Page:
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Country Wide Litigation Database 01072007

Country Wide Litigation Database 01072007

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Published by Tiffany L. Arthur

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Published by: Tiffany L. Arthur on Jul 16, 2010
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10/25/2012

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Countrywide in the Courts:
Borrowers across the nation have accused the lender and its subsidiaries and business associates of avariety of misconduct.
 
MELISSA LOPRETTO KNEW WHAT SHE WANTED:A BIGGER HOUSE, A BIGGER BACK YARD,A NICE PLACE TO RAISE HER 11-YEAR-OLD SON.
Her new home was built outside Tampa by one of the nation’s largest home builders, KB Home,and financed by the nation’s largest mortgage lender, Countrywide Financial. The subdivision’sname spoke of sunny hopes: Tierra del Sol.
But things didn’t turn out the way she’d expected.
Ms. Lopretto claims in a lawsuit in Pasco County, Fla., that the builder and the lender engaged ina sophisticated scheme to take advantage of her and other borrowers like her, landing her in a predatory loan and in a house with serious structural defects.It was a process, her suit claims, tainted throughout by fraud, nudged along by an inflatedappraisal and bait-and-switch salesmanship.“It’s sick that they’re allowed do such things and prey on people,” Ms. Lopretto said in aninterview with the Center for Responsible Lending. “I cry a lot because I wanted things to be better for me and my son, and they haven’t been.”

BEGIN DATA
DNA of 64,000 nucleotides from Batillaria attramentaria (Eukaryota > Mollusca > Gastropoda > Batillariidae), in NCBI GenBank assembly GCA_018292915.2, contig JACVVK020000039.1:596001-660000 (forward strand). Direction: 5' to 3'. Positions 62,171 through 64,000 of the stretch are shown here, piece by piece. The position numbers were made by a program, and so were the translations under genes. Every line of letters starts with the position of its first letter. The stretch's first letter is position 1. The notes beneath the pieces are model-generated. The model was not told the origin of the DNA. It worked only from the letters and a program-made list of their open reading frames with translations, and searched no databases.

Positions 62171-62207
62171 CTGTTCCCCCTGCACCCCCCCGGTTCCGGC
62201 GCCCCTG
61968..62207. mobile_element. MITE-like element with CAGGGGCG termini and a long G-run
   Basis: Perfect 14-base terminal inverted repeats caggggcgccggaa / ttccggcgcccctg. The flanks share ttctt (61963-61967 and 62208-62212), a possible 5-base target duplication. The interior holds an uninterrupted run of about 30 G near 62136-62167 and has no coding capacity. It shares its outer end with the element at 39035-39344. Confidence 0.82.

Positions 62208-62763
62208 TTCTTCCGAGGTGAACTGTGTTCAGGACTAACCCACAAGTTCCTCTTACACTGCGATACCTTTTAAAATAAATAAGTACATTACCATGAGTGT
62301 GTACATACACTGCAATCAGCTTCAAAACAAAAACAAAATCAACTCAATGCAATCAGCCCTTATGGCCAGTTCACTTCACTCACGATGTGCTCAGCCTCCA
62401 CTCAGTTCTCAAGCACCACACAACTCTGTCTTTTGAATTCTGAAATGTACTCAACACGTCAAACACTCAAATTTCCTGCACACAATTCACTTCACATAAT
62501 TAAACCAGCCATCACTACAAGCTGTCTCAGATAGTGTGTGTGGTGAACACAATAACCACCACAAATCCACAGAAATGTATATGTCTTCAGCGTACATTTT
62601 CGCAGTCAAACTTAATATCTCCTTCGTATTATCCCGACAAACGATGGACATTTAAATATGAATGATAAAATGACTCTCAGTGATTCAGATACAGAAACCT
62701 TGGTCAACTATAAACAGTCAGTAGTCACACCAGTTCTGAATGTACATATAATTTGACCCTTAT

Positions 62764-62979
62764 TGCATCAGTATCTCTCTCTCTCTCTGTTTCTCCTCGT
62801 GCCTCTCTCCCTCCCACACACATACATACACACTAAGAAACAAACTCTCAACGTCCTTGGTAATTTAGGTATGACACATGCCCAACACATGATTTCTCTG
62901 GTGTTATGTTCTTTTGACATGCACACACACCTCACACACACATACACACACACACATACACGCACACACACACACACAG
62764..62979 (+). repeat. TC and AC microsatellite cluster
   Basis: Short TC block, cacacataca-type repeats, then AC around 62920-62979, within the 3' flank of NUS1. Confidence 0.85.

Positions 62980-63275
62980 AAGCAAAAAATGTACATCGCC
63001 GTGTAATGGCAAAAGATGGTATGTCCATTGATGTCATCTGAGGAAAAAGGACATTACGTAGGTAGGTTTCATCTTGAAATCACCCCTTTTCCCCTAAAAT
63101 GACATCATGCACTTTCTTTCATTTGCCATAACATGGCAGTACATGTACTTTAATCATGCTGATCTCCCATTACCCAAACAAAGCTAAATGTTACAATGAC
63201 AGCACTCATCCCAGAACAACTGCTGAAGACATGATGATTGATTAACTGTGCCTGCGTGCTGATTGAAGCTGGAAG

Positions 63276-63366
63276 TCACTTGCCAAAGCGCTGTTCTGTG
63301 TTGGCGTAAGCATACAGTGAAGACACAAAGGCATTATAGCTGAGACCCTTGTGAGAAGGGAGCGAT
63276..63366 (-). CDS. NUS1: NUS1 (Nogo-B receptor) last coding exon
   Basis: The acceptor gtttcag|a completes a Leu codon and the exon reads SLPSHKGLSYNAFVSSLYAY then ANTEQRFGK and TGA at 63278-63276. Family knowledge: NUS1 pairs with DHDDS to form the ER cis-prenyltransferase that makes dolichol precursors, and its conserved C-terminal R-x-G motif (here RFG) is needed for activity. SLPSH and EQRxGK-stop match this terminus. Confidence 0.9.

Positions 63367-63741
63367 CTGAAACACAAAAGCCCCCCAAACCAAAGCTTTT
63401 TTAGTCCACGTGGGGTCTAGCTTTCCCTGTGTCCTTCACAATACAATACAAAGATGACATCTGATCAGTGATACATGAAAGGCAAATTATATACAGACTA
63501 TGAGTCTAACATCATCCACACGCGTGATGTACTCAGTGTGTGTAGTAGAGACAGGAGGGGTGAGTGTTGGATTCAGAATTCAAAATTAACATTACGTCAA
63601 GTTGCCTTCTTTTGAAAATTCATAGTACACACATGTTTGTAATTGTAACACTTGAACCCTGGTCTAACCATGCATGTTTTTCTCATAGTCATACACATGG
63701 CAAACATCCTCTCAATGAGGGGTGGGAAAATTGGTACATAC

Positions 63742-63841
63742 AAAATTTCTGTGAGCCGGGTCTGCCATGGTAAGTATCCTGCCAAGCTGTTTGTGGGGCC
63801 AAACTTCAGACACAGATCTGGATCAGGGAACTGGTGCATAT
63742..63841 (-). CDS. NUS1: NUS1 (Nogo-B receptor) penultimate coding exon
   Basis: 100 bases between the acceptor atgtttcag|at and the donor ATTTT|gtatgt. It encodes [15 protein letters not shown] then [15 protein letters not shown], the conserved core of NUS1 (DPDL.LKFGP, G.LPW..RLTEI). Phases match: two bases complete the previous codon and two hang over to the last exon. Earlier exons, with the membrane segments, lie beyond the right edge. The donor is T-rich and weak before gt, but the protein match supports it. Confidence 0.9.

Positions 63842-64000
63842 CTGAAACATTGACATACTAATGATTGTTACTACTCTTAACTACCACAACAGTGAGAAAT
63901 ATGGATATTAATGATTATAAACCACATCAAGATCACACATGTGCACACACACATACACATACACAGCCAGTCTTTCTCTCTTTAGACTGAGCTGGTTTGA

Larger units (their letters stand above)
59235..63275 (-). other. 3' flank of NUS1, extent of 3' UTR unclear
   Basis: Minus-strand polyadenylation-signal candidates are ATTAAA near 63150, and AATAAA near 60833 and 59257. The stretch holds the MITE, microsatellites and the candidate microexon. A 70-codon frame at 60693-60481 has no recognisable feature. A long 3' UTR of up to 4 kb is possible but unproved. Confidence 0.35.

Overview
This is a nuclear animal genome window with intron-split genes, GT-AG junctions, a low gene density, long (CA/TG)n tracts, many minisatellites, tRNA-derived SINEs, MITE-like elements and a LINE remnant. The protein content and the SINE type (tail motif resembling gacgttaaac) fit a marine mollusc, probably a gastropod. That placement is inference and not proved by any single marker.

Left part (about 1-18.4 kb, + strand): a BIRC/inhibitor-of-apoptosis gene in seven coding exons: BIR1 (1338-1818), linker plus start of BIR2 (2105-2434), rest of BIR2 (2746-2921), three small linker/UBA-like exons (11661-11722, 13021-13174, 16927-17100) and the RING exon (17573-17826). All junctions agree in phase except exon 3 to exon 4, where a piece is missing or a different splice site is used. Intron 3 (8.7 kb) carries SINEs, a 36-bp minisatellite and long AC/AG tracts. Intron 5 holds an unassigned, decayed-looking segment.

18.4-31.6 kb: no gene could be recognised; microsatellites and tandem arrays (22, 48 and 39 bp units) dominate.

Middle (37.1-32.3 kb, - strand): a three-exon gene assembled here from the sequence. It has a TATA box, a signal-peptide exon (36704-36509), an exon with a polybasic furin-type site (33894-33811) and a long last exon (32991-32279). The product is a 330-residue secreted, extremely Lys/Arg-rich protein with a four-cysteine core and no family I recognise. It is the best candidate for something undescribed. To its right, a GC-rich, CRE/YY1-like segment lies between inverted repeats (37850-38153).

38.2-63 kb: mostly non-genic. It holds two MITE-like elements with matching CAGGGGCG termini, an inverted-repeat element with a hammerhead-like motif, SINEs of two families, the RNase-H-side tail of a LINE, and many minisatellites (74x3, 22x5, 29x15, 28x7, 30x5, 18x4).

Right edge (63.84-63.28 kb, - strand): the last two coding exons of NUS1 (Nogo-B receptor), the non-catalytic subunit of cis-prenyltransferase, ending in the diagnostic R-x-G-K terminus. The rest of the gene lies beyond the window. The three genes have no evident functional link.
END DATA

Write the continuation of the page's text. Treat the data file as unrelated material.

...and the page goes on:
Both KB Home and Countrywide deny doing anything improper.
Ms. Lopretto is not alone in complaining about Countrywide, however. Borrowers across thenation have accused the lender and its subsidiaries and business associates of a variety of misconduct. In court documents, borrowers have claimed that Countrywide has:
!
 
systematically lured “unwary” borrowers into getting mortgages that were “entirelyinappropriate for them;”
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overcharged minority borrowers who for qualified for lower-cost loans;
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taken advantage of elderly and non-English-speaking borrowers;
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gouged borrowers by charging inflated or unauthorized fees and penalties;
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used falsified appraisals and inflated incomes to approve loans that borrowers couldn’tafford;
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made loans arranged by mortgage brokers who used deceptive sales pitches to land borrowers into overpriced and unfair deals;
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engaged in sloppy or fraudulent loan servicing, in some cases misapplying homeowners’ payments or filing unwarranted foreclosure actions; and
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reneged on promises to help victims of Hurricanes Katrina and Rita by giving them a break on their loan payments.
"
2007 Center for Responsible Lendingwww.responsiblelending.org
 
Countrywide in the CourtsIn many of these cases, Countrywide has filed court papers denying wrongdoing. In some it hasargued that the borrowers themselves or third parties such as mortgage brokers are to blame for any problems.A company spokesman recently told the New York Times: “No one . . . could have foreseen theunprecedented combination of events that led to the problems borrowers, lenders and investorsface with many of these loans today. Countrywide is proud of its role in making homeownershipaffordable to lower-income households and, as the largest lender to African-Americans,Hispanics and Asians, closing the gap in homeownership between whites and minorities.”
Some borrowers, though, claim Countrywide actually made homeownership unaffordablefor them.